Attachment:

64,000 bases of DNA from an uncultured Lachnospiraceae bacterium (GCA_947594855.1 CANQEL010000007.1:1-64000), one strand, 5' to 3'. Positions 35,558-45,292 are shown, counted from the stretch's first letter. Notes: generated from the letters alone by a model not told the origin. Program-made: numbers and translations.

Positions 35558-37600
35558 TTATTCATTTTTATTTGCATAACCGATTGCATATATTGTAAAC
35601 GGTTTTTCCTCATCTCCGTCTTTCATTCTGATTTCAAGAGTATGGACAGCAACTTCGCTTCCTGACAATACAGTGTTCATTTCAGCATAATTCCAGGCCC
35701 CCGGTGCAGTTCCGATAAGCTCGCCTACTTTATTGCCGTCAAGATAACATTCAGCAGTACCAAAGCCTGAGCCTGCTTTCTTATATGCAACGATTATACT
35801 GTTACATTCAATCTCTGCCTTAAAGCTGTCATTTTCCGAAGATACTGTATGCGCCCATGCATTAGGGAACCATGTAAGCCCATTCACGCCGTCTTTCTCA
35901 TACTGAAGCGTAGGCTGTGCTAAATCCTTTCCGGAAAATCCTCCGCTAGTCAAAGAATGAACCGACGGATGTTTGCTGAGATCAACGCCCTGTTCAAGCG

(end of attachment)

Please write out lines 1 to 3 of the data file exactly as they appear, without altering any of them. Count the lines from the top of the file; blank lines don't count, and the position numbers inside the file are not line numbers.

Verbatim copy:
64,000 bases of DNA from an uncultured Lachnospiraceae bacterium (GCA_947594855.1 CANQEL010000007.1:1-64000), one strand, 5' to 3'. Positions 35,558-45,292 are shown, counted from the stretch's first letter. Notes: generated from the letters alone by a model not told the origin. Program-made: numbers and translations.

Positions 35558-37600
35558 TTATTCATTTTTATTTGCATAACCGATTGCATATATTGTAAAC